Sometimes, the sheer size of a story can catch you off guard. As news begins to filter through about yet another product recall by Toyota, the figures really don’t seem to match the tone of the reports. This has become such a common occurrence that people barely blink when they hear about the recall.
The thing is, they’re recalling nearly three million vehicles. The risks associated with that kind of recall are enormous. Even bigger when you consider they have recalled around 14 million cars over the last few years. Those figures are just a little mind-blowing and point to the need for some better risk assessment at the Japanese car makers. It also offers a reminder of the many ways a product recall can create business risks. Lets do our own quick product recall risk assessment and look at how damaging they can be.
The obvious risk, particularly in the case of Toyota, is the reputational risk. When people hear you have to recall a product it affects their trust in your brand. If you have more than one recall you run the risk of becoming naturally associated with product recalls and, as a result, faulty products.
The less obvious risk is the knock on effect of a recall like this. Good risk assessments look behind the immediate effect of a risk and assess the secondary and tertiary damage. In this case, a massive product recall will create more work and allow less time for the core business. Add to that an estimated recall cost for Toyota of approximately $500 million and that’s a huge dent in productivity and workflow.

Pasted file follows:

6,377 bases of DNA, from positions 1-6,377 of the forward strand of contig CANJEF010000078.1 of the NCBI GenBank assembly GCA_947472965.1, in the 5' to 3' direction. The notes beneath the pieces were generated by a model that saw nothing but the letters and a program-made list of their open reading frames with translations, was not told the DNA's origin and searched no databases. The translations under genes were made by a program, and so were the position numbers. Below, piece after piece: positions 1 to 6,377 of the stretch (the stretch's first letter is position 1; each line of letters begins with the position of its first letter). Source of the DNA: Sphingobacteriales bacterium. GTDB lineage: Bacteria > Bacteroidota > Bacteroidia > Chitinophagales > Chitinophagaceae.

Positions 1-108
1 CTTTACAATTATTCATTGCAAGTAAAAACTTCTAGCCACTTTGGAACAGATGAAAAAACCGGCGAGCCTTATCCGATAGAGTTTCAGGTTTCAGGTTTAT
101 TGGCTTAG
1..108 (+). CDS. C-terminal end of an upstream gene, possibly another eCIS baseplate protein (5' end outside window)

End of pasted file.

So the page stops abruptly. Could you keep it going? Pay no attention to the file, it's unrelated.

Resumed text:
The other major risk associated with a product recall is the risk of liability. In Toyota’s case, there haven’t been any accidents caused by the current faults, but what if there were? Producing a product that directly causes injury or loss of life creates a huge liability risk. That risk would arise at a time when vital funds are already being pumped into the recall itself. That kind of drain could put a company out of business.
Each of these risks has a very simple and straightforward solution, get it right the first time. To achieve that, you need effective risk assessment, better manufacturing procedure and proper risk management.
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